Taliban refers to a fundamentalist muslim political group that ruled Afghanistan from 1996 to 2001. The group’s name literally means, “students” and grew as a response to the area’s turbulent times under Russian rule. The Taliban are known for the strict code of conduct that was required of their citizens, and for their protection of al-Qaeda leader Usama bin Laden. Both groups have undertaken acts of terrorism against western targets, and have sought to unite Muslims under the banner of jihad over the years. Taliban had initially posed itself as a political group, with al-Qaeda serving as a sort of military wing.
While there have been close ties between the two groups, the Taliban and al-Qaeda are separate extremist groups operating within the Middle East. The Taliban came to power through financing and encouragement from the Pakistan security force, Inter-Services Intelligence Agency. Pakistan supported the group because they sought to have a stable ally on their western border, and funding and cultivating the Taliban was an easy way to achieve this aim.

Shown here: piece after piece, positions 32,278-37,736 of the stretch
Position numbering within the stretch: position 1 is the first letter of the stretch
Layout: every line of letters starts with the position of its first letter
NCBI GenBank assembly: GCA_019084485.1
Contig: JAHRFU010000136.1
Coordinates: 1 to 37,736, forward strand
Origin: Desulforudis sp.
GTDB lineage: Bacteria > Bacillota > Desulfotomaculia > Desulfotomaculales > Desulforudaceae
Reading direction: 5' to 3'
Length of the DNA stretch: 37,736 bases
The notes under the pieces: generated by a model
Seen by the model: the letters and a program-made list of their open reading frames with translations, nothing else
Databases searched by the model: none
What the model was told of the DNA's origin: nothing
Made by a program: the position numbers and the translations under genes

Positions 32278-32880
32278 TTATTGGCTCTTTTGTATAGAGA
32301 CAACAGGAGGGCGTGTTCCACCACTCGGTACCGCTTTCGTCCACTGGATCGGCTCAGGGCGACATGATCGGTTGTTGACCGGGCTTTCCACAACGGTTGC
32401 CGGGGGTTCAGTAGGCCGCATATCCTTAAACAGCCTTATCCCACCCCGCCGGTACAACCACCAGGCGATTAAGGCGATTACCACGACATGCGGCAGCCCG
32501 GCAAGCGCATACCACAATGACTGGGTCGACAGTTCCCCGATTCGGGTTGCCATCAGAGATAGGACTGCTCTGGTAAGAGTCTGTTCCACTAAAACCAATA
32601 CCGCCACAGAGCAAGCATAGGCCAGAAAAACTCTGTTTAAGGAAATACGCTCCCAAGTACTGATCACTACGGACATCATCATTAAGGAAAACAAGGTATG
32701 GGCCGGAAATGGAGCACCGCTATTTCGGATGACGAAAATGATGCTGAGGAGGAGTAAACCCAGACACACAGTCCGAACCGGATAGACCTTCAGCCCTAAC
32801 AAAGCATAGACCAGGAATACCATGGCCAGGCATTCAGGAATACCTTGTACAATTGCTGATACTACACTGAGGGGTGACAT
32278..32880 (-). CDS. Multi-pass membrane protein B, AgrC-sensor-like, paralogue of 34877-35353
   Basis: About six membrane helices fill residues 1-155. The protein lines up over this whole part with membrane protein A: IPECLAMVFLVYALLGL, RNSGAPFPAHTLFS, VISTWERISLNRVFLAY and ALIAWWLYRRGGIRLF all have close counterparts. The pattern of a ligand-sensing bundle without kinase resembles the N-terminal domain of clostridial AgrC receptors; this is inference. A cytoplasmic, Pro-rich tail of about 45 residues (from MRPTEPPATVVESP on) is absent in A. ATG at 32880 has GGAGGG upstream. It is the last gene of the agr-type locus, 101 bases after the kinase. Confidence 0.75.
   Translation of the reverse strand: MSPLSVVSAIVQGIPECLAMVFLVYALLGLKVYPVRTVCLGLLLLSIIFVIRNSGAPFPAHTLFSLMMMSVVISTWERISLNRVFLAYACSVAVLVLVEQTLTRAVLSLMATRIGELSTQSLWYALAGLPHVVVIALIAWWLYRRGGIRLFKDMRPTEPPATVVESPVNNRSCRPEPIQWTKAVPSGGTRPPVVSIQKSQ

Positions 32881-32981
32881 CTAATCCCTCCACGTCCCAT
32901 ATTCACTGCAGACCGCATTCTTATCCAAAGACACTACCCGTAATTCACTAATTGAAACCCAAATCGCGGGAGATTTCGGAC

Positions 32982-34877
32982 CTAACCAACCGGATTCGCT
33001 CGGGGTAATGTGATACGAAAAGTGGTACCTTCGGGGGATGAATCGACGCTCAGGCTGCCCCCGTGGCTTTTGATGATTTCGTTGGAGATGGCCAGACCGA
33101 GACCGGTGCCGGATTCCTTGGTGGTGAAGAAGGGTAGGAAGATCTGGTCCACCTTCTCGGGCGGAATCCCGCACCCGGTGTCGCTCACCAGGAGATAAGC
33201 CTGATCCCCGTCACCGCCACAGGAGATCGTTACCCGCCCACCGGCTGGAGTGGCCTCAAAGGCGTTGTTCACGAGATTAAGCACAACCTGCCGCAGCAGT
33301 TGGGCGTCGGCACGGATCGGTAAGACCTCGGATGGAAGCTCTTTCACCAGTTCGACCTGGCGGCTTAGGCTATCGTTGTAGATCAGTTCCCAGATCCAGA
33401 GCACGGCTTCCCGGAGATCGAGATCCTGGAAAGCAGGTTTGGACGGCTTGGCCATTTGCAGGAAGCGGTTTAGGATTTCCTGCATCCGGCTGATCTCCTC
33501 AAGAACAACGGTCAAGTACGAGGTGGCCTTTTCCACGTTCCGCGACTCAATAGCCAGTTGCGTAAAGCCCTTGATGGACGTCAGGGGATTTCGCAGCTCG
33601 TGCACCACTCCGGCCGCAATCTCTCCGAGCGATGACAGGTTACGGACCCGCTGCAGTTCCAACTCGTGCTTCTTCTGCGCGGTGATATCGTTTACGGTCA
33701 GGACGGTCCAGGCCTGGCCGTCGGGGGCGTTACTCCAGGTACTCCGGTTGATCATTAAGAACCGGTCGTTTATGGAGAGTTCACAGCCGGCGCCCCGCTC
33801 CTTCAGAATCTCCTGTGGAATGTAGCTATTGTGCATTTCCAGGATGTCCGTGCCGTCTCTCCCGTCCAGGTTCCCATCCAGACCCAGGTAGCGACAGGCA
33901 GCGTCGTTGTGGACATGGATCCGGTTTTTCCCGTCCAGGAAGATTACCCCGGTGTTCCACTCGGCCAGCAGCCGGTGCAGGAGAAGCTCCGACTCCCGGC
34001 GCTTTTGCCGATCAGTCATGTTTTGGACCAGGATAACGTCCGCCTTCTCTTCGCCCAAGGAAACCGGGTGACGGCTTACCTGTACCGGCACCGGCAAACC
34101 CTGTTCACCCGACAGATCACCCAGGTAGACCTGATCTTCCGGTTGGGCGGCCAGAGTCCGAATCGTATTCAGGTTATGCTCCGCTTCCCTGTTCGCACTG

Al-Qaeda was created by Usama bin Laden during the Soviet invasion of Afghanistan, and mainly concerned itself in the training of fighters for the resistance. The group would later come to train fighters for the Taliban, setting up operations across Afghanistan.
The main aim of the Taliban government was to bring the area of Afghanistan under the rule of Islamic Law, or Sharia. In doing so, the government won the approval of many citizens as crime dropped. At the same time, harsh social codes were enforced including a ban on the education of women. Al-Qaeda’s initial aims differed significantly, as the group seeks to create Muslim states, ridding countries of western influence.